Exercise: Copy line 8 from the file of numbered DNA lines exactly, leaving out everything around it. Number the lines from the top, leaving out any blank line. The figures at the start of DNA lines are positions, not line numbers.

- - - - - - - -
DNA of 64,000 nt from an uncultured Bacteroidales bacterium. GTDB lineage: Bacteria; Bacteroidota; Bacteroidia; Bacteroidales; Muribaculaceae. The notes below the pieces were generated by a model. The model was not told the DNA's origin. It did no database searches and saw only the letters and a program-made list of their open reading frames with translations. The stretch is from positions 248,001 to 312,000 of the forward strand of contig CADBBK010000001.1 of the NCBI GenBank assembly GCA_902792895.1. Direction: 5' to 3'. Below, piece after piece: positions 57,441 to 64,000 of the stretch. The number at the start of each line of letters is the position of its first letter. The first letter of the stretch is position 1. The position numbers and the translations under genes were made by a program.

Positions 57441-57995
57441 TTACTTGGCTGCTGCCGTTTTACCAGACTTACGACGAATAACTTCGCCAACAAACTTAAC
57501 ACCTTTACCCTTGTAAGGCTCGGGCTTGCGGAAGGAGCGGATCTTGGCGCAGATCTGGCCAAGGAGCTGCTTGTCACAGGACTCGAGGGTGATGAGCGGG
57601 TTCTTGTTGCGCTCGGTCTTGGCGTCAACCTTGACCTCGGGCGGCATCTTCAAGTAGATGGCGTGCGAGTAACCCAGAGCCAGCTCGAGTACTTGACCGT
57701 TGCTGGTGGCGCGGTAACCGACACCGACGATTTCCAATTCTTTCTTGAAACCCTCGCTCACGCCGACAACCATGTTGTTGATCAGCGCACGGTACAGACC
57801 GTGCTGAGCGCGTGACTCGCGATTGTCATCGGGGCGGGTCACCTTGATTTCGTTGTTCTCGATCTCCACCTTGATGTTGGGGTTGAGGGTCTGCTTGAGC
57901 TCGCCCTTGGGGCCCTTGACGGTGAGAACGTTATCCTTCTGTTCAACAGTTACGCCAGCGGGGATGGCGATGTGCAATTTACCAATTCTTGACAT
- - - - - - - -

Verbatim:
57901 TCGCCCTTGGGGCCCTTGACGGTGAGAACGTTATCCTTCTGTTCAACAGTTACGCCAGCGGGGATGGCGATGTGCAATTTACCAATTCTTGACAT